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Photo taken on May 27, 2020 shows a view of the Tian'anmen Square in Beijing, capital of China. [Photo/Xinhua]

China's lawmakers on Friday started reviewing a national blueprint featuring high-quality development, technological innovation and a greener future for the country that has long been seeking modernity and national rejuvenation.

The draft outline of the 14th Five-Year Plan (2021-2025) for National Economic and Social Development and the Long-Range Objectives Through the Year 2035, which specifies the main goals and tasks for the world's second-largest economy in its march toward modernization, was submitted to the fourth session of the 13th National People's Congress (NPC), the top legislature.

The long-range objectives are unveiled as China embarks on a journey toward its second centenary goal of "building a modern socialist country that is prosperous, strong, democratic, culturally advanced and harmonious."

"China will basically achieve socialist modernization by 2035," according to the draft outline, dubbed an action plan for the whole nation.

The blueprint provides a glimpse of a future life where a scaled-up network of 5G and high-speed railways closely knit the world's most populous country, and scientists explore new frontiers in areas including next-generation artificial intelligence, quantum information and gene technology as well as integrated circuits.

In a "smart, shared and harmonious new digital life," robot waiters and highly-automated parking lots will not be unfamiliar for Chinese, according to the draft outline.

With its GDP having exceeded the 100-trillion-yuan (15.42 trillion U.S. dollars) mark in 2020, China's future development path becomes clearer in the midst of major changes unseen in a century.

The key document includes an array of benchmark economic indicators including an economy running within an appropriate range, an annual 7-pct-growth of the R&D spending, a surveyed urban unemployment rate that will be kept below 5.5 percent, and drastically-slashed carbon dioxide emissions per unit of GDP in the next five years.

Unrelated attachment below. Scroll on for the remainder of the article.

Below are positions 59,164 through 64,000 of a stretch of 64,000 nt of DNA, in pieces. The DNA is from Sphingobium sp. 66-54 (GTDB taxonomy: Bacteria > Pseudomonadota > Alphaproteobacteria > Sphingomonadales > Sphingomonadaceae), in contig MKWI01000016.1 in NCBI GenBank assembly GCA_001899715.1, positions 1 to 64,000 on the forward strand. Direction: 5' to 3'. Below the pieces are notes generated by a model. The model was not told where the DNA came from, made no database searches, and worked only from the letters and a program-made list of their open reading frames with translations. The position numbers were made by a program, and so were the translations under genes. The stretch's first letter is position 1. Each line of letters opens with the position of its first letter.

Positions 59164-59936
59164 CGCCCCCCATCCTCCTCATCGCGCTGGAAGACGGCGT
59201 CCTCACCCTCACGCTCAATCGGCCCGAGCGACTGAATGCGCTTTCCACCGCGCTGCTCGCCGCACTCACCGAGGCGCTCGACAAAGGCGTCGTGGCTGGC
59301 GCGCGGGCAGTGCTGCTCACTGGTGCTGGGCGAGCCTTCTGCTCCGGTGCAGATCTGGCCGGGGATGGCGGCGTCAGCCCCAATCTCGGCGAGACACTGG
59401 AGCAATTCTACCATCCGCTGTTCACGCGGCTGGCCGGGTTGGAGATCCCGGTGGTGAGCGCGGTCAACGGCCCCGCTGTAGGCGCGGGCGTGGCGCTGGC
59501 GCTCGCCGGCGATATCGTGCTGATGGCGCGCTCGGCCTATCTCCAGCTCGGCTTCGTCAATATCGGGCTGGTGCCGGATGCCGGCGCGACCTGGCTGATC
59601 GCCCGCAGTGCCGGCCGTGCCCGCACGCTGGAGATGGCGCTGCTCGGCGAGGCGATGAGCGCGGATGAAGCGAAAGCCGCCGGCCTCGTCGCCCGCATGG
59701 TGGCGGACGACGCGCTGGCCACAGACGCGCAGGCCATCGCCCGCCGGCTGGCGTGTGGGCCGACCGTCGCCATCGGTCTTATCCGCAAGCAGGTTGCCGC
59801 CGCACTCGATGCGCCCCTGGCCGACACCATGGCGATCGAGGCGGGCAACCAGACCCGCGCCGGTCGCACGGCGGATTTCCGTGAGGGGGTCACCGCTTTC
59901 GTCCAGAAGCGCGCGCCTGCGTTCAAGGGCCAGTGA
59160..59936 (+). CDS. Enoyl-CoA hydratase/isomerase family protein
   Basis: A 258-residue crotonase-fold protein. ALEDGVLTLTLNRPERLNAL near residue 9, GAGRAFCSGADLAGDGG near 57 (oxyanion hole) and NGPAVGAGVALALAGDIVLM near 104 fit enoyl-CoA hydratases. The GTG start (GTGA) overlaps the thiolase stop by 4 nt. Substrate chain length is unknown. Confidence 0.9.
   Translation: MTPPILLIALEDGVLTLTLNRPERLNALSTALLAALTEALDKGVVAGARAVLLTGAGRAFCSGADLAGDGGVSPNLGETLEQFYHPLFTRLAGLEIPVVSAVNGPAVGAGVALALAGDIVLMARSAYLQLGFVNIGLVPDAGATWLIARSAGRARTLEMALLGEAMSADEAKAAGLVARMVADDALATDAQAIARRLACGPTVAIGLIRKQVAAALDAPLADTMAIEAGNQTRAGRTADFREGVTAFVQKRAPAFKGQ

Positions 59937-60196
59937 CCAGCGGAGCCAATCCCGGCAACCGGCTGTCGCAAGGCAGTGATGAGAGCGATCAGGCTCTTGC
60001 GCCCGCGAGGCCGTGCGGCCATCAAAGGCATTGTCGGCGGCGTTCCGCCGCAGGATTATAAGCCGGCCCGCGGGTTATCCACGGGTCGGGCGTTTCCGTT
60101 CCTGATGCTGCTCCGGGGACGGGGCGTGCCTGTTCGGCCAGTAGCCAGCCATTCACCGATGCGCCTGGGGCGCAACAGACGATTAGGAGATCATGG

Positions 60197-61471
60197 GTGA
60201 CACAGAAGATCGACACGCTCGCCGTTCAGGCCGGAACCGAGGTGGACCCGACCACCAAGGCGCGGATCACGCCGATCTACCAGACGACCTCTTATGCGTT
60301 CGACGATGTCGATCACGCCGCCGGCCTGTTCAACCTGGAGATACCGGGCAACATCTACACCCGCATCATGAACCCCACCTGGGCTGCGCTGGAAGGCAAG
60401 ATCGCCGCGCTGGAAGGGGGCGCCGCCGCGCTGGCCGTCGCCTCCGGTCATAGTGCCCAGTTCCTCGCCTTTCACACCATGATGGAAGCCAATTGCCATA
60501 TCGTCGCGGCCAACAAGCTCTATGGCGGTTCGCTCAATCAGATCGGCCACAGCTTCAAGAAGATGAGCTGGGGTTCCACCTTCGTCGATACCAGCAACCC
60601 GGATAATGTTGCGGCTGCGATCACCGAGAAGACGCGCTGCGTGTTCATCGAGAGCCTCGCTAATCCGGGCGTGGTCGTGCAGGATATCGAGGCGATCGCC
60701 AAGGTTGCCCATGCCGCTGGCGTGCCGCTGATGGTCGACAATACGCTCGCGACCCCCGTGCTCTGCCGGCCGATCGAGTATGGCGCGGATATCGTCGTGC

"The major benchmark indicators set in the draft outline (for China to achieve) are just like peaches on a tree that can only be picked if one jumps hard," said He Lifeng, head of the National Development and Reform Commission. "And we have to jump hard."

The development plan, a crucial tool for the macroeconomic governance in a country that gives a decisive role to the market in the allocation of resources, highlights China's new development paradigm of "dual circulation" where domestic and overseas markets reinforce each other with the domestic market as the mainstay.

Mainly focusing on domestic issues, the draft outline stresses building a "complete domestic demand system" and strong domestic market, and also sends worldwide reassuring messages by pledging "higher-level opening up" and reduced import tariffs.

China will put its development focus on the real economy, accelerate the building of its strength in manufacturing and develop strategic emerging industries including information technology and new energy, according to the draft outline.

In the next five years, technological self-sufficiency and self-improvement will serve as a strategic underpinning for national development, it says.

It also targets improved well-being of the people by improving childcare, boosting employment, actively responding to population aging, and raising average life expectancy by one year.

The outline, which will be reviewed by lawmakers at the ongoing NPC session, signals that socialist modernization, different from its Western counterpart, is no longer out of reach for Chinese people.

"Modernity has always been pluralistic, and there is no unified plan for modernization," said Chen Shuguang, professor at the Party School of the Communist Party of China Central Committee. "It is increasingly clear that the modernization China seeks will not be a mere replica of the Western one."